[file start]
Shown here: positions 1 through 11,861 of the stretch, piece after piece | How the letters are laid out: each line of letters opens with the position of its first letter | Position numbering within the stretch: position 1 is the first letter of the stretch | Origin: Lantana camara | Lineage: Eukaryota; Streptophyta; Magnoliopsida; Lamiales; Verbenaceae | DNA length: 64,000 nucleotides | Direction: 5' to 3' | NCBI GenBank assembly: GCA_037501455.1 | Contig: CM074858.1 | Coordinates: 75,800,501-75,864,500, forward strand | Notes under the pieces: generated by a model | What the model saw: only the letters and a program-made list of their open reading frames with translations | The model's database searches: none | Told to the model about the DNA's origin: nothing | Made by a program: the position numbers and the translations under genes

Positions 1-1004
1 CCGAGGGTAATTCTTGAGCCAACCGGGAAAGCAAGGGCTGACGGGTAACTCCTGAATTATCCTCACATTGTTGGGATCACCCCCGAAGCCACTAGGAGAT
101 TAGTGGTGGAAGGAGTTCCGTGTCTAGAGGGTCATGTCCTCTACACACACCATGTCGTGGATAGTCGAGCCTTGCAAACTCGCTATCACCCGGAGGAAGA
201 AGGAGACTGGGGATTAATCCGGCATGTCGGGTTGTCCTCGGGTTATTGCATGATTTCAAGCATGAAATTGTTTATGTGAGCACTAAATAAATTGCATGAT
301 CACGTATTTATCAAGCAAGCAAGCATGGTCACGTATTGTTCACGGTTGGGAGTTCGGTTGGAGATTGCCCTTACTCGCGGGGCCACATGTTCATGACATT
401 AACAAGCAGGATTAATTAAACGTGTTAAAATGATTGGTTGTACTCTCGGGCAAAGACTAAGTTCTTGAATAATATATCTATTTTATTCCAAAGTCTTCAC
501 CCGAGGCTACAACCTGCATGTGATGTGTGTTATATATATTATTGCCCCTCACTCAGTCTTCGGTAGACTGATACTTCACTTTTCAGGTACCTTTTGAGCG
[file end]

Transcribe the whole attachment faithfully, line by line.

Shown here: positions 1 through 11,861 of the stretch, piece after piece | How the letters are laid out: each line of letters opens with the position of its first letter | Position numbering within the stretch: position 1 is the first letter of the stretch | Origin: Lantana camara | Lineage: Eukaryota; Streptophyta; Magnoliopsida; Lamiales; Verbenaceae | DNA length: 64,000 nucleotides | Direction: 5' to 3' | NCBI GenBank assembly: GCA_037501455.1 | Contig: CM074858.1 | Coordinates: 75,800,501-75,864,500, forward strand | Notes under the pieces: generated by a model | What the model saw: only the letters and a program-made list of their open reading frames with translations | The model's database searches: none | Told to the model about the DNA's origin: nothing | Made by a program: the position numbers and the translations under genes

Positions 1-1004
1 CCGAGGGTAATTCTTGAGCCAACCGGGAAAGCAAGGGCTGACGGGTAACTCCTGAATTATCCTCACATTGTTGGGATCACCCCCGAAGCCACTAGGAGAT
101 TAGTGGTGGAAGGAGTTCCGTGTCTAGAGGGTCATGTCCTCTACACACACCATGTCGTGGATAGTCGAGCCTTGCAAACTCGCTATCACCCGGAGGAAGA
201 AGGAGACTGGGGATTAATCCGGCATGTCGGGTTGTCCTCGGGTTATTGCATGATTTCAAGCATGAAATTGTTTATGTGAGCACTAAATAAATTGCATGAT
301 CACGTATTTATCAAGCAAGCAAGCATGGTCACGTATTGTTCACGGTTGGGAGTTCGGTTGGAGATTGCCCTTACTCGCGGGGCCACATGTTCATGACATT
401 AACAAGCAGGATTAATTAAACGTGTTAAAATGATTGGTTGTACTCTCGGGCAAAGACTAAGTTCTTGAATAATATATCTATTTTATTCCAAAGTCTTCAC
501 CCGAGGCTACAACCTGCATGTGATGTGTGTTATATATATTATTGCCCCTCACTCAGTCTTCGGTAGACTGATACTTCACTTTTCAGGTACCTTTTGAGCG